No, this isn't a continuation of my rant about being able to spy on my blog visitors, as I'm sure you're happy to hear. Rather it's my promised weekly birding update, although a disappointing week it turned out to be. We made a trip down to Crowder's Mountain State Park yesterday in a vain attempt to catch some exercise and some winter bird activity in one fell swoop, but the colder than expected air and a crankier than expected toddler made it more of a race to get back to the car than a leisurely walk in the woods. I'm pretty sure we saw a small flock of Dark-eyed Juncos flitting about in the trees near the small lake, but with Lily wailing at full voice they did not stick around for long. My observation was against a brightly lit but cloudy sky, making it difficult not only to take photographs but also to stare for extended periods through binoculars. I decided not to add the Junco to my list, because I wanted to be absolutely sure. That location is most assuredly better suited to birding during migratory periods anyway, so we'll make another trip down there in March or April to see what there is to be seen.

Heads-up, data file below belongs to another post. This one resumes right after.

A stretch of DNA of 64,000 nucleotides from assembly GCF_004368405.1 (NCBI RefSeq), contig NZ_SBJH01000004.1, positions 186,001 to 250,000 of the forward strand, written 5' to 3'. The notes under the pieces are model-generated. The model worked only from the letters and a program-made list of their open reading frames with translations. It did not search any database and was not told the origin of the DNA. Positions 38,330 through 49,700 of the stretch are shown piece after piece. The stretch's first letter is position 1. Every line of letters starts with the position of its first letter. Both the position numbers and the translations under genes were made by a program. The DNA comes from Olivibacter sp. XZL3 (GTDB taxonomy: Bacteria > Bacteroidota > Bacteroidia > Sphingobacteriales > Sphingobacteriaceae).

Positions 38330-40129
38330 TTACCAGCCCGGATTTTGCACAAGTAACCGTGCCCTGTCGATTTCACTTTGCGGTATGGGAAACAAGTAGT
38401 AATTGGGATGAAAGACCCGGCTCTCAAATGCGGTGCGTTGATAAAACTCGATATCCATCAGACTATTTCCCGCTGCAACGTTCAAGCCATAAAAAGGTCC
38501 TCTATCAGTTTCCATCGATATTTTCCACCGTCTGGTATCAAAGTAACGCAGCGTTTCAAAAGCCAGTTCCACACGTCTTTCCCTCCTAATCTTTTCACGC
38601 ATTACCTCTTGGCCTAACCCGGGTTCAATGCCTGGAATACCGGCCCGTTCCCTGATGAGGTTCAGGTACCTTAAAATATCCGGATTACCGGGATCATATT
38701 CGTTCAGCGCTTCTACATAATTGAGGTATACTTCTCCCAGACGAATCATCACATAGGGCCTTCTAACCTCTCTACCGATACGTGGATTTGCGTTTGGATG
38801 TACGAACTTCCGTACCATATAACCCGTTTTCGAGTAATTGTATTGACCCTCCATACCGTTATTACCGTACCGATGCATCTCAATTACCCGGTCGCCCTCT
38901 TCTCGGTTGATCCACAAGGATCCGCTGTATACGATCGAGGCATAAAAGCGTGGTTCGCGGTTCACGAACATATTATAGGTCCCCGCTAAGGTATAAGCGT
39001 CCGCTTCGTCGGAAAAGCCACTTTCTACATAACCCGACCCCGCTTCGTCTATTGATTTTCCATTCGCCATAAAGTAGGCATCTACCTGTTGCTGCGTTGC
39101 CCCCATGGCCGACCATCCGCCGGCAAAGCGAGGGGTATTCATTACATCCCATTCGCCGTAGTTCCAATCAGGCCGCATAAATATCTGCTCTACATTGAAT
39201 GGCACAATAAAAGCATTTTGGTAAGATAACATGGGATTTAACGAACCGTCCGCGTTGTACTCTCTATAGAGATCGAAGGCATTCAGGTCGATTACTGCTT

On a positive note, I captured some shots of an unexpected visitor at the feeders this weekend, one that I've never heard of even being a feeder bird. It seems as though now that I've positively identified the Yellow-rumped Warbler on my Big Year list, they're making themselves visible to me more and more often. The one I ID'ed earlier this month at the nature trail was the first one I'd ever seen, and since then I'd seen two or three more in the same location and quite a few on the Mallard Creek Greenway when we went there last week. Then yesterday as I was watching the throngs of American Goldfinches devour their lunch of thistle seed from my feeders I spotted a flash of yellow on the ground below them. It was gone before I could retrieve the binoculars, but a half hour later she had returned and this time was nosing about in the sunflower seeds I'm offering in the tray feeder. She posed on the feeder just long enough for me to grab the camera and capture her visit for posterity, before first taking off to the top of the willow tree and then leaving out of sight. I don't know if warblers are common feeder birds, but it was a treat to see this curious female visit on an otherwise disappointing birding day. Later, to end the day on another positive note, the female Northern Cardinal that has been a daily visitor to the feeder spent at least ten minutes just perched atop the willow as I prepared dinner next to the window. I am certain she sensed my disappointment with the morning's hike and bestowed her presence outside that window as a token gesture. It was certainly appreciated.